But all that is the past, and, notably, Microsoft is putting more emphasis on Yammer today than it has in recent years. That may feel odd, given what we just went over concerning Teams.
To dig into that, Crunchbase News got Microsoft’s Seth Patton on the phone, who explained the company’s thinking. According to the 15-year company veteran who now works on Office 365, Microsoft has two separate views for Teams and Yammer. Teams is built for what Patton calls inner-loop communication: stuff for teams, smaller companies and the like; Yammer, in contrast, is better for outer-loop communication: less tactical decisions and more company-wide communications.
The split between Slack and Teams products and the Yammers and Convos of the world isn’t hokum or mere corporate-speak. I’ve worked in newsrooms that used the mix of tools to allow for simple direct messaging between individuals (Slack) and team-wide threaded communications (Yammer). It takes a little getting used to, but it can flow well if you need that level of inter-party discussion.
Even more interesting than the fact that Yammer is not dead is that Microsoft is actively investing in it. According to Patton, Microsoft’s chiefs “doubled down” on Yammer while Teams was being brought into the market in late 2016. This gave Yammer about a year of redoubled investment and attention.
Taking all that together, Microsoft is investing in two communications products at the same time, both of which are baked into its productivity suite. So why the huge push now?
Slack: Software’s favorite rocket ship
You are no doubt familiar with Slack’s growth arc. It’s been a nearly chronic narrative in tech for the past few years. And I don’t mean that in a pejorative sense. (I’m as guilty as anyone else.)
But, in case you have a life, here are some highlights: Slack reached ARR of $50 million in December of 2015. In October of 2016, Slack hit the $100 million ARR mark. Then the company bested $200 million last September. That’s darn quick, and investors took notice, showering the company with cash and ever-rising valuations.
One way to get acquired, after all, is to stick out by worrying the biggest companies in the market through growth.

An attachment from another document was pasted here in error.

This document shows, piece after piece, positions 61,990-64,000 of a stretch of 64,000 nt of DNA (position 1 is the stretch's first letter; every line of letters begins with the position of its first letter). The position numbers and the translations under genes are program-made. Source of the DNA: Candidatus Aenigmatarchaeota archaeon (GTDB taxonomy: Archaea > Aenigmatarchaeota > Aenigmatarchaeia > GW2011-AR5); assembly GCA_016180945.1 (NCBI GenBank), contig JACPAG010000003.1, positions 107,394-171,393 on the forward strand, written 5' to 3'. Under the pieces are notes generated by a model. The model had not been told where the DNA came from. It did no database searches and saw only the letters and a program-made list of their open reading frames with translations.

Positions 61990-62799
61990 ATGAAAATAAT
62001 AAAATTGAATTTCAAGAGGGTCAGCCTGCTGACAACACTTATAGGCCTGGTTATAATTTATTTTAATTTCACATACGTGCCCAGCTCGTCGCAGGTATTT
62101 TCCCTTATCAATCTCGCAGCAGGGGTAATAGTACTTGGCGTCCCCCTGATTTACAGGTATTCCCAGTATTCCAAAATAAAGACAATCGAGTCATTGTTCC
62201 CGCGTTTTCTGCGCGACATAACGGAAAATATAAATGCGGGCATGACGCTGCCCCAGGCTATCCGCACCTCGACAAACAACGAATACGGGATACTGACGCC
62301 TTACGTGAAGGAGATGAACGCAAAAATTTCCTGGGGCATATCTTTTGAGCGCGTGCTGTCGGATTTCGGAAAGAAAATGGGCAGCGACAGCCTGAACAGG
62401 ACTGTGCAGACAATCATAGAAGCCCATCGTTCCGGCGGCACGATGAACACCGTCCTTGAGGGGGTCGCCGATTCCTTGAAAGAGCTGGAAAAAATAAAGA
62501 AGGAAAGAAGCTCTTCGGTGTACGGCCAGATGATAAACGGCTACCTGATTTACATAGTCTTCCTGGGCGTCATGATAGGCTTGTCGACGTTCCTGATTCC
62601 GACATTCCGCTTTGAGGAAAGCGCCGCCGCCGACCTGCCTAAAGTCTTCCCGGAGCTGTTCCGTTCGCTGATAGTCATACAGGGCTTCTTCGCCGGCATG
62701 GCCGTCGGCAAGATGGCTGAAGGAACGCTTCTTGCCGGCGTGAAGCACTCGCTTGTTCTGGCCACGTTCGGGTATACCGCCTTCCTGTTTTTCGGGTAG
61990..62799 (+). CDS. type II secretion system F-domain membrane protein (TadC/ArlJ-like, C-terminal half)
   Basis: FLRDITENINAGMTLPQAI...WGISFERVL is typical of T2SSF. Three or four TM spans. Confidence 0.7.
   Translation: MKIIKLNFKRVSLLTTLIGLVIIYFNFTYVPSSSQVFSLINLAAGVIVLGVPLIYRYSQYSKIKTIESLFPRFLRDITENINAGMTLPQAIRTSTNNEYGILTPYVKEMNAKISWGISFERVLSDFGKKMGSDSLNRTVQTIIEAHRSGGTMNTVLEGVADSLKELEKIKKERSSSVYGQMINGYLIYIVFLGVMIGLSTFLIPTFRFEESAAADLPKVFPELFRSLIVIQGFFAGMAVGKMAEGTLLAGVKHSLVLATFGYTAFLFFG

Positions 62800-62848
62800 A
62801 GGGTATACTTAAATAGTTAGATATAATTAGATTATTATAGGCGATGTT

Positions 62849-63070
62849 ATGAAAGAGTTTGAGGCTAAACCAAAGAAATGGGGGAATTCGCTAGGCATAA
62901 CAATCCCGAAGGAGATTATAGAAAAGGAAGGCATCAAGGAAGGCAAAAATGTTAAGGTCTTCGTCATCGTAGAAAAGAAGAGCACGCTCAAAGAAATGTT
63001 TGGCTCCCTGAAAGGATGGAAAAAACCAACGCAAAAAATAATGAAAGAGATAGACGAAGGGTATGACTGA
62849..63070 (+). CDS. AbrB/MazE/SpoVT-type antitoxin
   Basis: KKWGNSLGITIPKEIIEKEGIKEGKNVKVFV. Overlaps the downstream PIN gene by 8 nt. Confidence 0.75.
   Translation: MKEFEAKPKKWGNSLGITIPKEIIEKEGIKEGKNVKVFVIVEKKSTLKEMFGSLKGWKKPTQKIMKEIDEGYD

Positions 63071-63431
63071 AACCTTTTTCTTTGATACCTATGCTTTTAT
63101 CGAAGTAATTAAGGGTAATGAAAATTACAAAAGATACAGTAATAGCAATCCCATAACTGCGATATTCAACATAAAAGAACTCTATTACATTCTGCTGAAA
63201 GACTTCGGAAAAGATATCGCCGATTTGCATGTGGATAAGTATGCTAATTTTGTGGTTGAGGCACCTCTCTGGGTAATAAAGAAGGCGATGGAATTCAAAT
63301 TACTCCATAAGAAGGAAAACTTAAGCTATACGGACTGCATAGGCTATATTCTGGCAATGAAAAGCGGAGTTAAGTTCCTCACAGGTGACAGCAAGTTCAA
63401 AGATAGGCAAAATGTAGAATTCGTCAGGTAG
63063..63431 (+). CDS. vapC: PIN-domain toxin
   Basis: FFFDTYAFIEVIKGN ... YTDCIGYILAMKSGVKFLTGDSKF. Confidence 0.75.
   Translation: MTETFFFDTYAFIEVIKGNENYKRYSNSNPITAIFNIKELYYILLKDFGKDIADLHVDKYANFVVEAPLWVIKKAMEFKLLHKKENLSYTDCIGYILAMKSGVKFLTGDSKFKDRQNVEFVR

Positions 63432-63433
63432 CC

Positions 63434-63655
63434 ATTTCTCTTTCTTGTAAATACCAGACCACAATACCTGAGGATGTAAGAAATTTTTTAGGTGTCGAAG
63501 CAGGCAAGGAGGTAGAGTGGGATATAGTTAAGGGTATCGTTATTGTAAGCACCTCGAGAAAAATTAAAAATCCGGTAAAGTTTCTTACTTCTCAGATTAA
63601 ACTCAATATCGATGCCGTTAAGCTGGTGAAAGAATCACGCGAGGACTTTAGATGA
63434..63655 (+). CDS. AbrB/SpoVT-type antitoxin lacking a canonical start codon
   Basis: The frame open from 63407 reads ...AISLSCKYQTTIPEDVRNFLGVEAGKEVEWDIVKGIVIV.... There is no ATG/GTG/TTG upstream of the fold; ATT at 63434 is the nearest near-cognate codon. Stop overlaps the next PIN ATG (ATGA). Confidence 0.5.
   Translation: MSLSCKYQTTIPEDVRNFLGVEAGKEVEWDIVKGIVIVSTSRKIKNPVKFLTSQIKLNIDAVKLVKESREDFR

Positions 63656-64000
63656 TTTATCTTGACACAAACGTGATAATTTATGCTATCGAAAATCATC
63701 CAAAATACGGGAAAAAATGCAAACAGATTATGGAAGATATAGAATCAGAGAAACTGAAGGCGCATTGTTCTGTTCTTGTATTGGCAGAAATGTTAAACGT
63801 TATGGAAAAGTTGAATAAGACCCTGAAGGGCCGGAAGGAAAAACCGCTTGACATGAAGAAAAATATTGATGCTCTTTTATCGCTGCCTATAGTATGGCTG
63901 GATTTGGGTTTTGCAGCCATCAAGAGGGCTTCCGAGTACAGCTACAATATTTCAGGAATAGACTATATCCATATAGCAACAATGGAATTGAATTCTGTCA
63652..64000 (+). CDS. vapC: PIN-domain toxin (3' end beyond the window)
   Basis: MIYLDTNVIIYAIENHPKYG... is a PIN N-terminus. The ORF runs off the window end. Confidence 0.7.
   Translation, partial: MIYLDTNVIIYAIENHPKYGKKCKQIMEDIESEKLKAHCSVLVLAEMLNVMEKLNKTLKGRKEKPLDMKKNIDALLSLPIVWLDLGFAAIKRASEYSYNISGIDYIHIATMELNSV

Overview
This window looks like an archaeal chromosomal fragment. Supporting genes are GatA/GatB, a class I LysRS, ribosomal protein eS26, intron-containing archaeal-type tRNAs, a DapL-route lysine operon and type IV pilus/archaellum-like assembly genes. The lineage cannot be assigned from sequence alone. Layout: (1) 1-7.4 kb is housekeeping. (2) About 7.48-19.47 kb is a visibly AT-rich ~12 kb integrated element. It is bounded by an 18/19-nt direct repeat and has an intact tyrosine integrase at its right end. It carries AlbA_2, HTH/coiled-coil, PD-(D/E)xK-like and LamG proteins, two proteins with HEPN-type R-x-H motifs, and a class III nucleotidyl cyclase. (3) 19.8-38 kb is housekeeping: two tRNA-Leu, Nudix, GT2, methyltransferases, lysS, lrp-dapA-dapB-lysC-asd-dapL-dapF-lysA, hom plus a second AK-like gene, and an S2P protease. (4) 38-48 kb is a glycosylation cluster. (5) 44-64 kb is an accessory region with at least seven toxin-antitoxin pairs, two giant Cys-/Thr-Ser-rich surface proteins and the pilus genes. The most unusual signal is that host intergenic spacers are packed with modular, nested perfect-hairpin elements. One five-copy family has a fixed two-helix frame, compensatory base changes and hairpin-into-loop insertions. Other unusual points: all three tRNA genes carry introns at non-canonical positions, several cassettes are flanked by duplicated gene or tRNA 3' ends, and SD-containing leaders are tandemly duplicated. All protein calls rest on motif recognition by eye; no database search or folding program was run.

Fueling Slack’s continued growth is a push into the realm of bigger companies. The firm launched Slack Enterprise Grid last January, bringing enterprise-grade management tools to Slack’s product. With Enterprise Grid, Slack can keep going after bigger accounts. (To that point, IBM has more than 200,000 active users on Slack that use Enterprise Grid.)
That quick growth has made Slack an acquisition target. One way to get acquired, after all, is to stick out by worrying the biggest companies in the market through growth. It’s just hard as heck to do, as incumbent revenue numbers are so large that, well, you have to grow fast to become interesting.
An even bigger scrap
As we know, Slack has rebuffed acquisition offers. As a result, we’re seeing Microsoft, the dominant player in the world of productivity, attempt to slow down Slack in an effort to not lose future users and future dollars. Hell, even Google is in on the race. Its Slack competitor launched for early users in February. Facebook is also tinkering around the edges. It’s fun to watch.
But productivity is Microsoft’s cash cow. For Google, it’s a big side project, but nothing compared to its advertising revenue. That puts Microsoft and Slack more up against one another in the enterprise chat fight.
(In mid-March, Microsoft announced that 200,000 organizations now use Teams, up from 125,000 in September of 2017. That’s 60 percent growth in a half-year or so — a quick growth pace, too.)
What we’ll learn over the next few years is if Microsoft’s enormous enterprise channel can be leveraged enough to slow Slack’s growth, or if Slack’s momentum can actually capture a piece of the productivity market and hold onto it.
It’s a startup against a platform company, a classic enough battle. But with big tech bigger, richer and more powerful than ever, it’s a more relevant business case than we might think at first blush. More when one draws blood or Slack goes public.